Clematis 'Abundance'

Clematis of the Month for January 2012

C. 'Abundance'©Lyndy Broder

Clematis 'Abundance' has been grown and evaluated by some of the most prestigious experts in clematis history and it has passed the test of time. It was originally hybridized by Francisque Morel of Lyon, France using the species clematis texensis which provides its red coloration. Morel gave it to William Robinson at Gravetye Manor, the famous author of "The Virgin's Bower". Proving its garden worthiness at Gravetye Manor, the head gardener, Ernest Markham passed it to Jackman's Nursery in Woking.

The Jackmans first introduced it in 1939-40 as Clematis 'Purple Abundance' and ten years later as just C. 'Abundance'. Christopher Lloyd described C. 'Abundance' as "a most satisfying clematis." And it is highly recommended by the esteemed Dr. John Howells. Most books that discuss viticellas include C. 'Abundance' as a good choice for the garden.

The numerous semi-nodding small flowers, 8-9 cms across (3½ inches), are purplish to pinkish red and have a textured quality to them. In hotter climates they will tend to be more pinkish. The 4 to 6 sepals are recurved at the edges and tips. The margins of the sepals are wavy and crimped giving a frilly appearance. The back side of the sepals has a white bar. The filaments range from pale whitish to yellowish. This clematis is very vigorous and can grow to 6 meters (20 feet) though in my garden it reaches 3 meters (10 feet) scrambling over anything in its path. It flowers on new growth. The literature reports C. 'Abundance' as blooming as early as in June but certainly July through September. In my garden outside Atlanta, Georgia (zone 8) it blooms April through May, ending by June 1st. I cut it back on July 1st to 0.6 meter (2 feet), it blooms again in August. C. 'Abundance'©Lyndy Broder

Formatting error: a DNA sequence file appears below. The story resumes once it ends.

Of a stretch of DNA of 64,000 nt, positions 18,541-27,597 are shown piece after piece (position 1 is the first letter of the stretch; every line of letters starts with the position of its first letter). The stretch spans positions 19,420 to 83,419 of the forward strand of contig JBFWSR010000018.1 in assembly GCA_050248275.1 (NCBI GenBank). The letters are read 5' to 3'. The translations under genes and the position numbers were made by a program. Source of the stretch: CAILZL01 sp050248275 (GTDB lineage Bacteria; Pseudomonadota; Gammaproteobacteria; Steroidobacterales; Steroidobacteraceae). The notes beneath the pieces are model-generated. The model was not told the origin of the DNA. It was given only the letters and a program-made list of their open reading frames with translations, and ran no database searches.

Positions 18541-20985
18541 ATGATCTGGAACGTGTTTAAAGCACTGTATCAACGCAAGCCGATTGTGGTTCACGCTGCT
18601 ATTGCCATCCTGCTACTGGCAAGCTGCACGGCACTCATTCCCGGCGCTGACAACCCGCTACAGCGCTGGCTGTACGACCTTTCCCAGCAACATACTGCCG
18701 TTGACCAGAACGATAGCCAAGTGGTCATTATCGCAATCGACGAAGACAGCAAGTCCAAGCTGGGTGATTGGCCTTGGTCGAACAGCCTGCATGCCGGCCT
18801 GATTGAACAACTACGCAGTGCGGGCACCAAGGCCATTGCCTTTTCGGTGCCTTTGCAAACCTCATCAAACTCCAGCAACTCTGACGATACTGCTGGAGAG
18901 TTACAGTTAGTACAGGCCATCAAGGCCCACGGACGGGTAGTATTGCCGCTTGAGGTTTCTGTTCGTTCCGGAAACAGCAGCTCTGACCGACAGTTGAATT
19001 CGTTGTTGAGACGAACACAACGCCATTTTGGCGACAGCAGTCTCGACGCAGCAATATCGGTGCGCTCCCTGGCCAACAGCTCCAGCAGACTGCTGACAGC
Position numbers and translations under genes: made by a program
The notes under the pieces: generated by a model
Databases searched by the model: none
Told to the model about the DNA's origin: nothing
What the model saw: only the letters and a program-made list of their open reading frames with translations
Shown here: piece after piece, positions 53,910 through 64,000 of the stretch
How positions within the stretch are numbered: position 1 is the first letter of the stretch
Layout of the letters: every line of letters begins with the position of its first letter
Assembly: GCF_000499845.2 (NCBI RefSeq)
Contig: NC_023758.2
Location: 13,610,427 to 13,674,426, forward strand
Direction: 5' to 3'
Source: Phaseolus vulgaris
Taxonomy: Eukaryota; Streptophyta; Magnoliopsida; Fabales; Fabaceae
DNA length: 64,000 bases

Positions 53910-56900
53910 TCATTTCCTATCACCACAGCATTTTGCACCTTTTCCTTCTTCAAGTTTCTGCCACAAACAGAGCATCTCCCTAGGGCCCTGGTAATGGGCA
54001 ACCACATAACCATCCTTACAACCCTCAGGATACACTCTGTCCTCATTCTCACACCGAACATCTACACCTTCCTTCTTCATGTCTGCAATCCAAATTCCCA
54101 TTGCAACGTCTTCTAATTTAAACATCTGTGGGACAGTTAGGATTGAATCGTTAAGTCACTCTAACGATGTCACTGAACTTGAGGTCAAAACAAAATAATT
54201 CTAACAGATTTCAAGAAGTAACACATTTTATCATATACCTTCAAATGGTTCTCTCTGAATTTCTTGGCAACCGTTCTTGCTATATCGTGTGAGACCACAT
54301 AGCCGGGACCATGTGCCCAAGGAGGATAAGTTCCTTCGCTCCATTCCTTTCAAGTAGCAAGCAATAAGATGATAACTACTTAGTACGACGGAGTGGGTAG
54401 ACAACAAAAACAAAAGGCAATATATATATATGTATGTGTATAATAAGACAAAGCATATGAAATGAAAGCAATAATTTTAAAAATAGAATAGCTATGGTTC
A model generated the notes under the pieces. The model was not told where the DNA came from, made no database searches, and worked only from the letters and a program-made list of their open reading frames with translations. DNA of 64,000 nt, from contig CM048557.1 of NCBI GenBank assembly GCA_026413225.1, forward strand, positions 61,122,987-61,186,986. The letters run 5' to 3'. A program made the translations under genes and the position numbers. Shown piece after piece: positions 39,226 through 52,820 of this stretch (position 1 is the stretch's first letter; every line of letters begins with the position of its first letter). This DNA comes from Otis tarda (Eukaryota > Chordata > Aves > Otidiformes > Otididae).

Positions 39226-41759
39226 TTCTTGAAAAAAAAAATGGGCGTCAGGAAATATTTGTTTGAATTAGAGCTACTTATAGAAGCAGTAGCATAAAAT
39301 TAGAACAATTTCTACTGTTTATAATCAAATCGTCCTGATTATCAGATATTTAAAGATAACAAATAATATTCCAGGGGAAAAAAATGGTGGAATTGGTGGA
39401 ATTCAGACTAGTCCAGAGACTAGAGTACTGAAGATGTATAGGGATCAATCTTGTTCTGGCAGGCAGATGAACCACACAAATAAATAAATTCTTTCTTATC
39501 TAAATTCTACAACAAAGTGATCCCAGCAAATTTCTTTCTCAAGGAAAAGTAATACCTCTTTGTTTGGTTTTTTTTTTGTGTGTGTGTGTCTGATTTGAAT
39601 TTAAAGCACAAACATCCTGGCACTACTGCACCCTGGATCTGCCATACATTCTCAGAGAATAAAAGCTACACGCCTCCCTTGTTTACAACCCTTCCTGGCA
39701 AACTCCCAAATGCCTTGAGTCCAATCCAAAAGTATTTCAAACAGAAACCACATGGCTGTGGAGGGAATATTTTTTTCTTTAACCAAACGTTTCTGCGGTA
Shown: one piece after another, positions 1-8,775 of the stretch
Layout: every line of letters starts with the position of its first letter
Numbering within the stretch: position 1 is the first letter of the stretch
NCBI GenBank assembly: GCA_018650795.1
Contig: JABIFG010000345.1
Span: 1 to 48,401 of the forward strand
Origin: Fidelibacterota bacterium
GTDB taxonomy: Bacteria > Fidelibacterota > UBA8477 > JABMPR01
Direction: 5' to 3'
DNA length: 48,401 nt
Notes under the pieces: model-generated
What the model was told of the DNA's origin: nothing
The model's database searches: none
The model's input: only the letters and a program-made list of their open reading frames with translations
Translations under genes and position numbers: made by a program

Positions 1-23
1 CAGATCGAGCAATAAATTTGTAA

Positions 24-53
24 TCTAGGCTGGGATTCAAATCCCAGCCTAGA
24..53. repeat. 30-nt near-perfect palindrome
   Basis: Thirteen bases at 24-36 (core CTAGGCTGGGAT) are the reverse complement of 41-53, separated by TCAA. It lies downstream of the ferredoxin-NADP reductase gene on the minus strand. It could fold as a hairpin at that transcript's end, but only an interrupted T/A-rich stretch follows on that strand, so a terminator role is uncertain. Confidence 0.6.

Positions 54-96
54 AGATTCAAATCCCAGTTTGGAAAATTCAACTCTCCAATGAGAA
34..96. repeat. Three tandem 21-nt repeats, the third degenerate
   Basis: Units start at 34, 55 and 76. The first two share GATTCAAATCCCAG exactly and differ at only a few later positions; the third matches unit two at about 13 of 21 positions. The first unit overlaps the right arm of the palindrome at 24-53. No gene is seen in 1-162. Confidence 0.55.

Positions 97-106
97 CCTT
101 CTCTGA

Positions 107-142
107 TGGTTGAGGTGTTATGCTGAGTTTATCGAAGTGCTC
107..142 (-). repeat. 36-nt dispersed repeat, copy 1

I have had C. 'Abundance' growing in my garden for a number of years. It has never ceased to surpass my expectation in the number of blooms and the healthy nature of the leaves, which is critical in hot humid climates. It does not produce many viable seeds so one does not need to worry about any invasive tendencies. I let C. 'Abundance' scramble across Iris, over hydrangeas and up a tall urn water feature. Since C. 'Abundance' is so vigorous, it could overwhelm smaller roses and shrubs. Consider it as a companion to larger shrubs, which have finished their spring blooms such as camellias or philadelphus. It also makes a nice combination with budlleias and the large hydrangea paniculatas.

C. 'Abundance' deserves its place on the International Clematis Society's Recommended Clematis list.

Lyndy Broder Lyndy Broder

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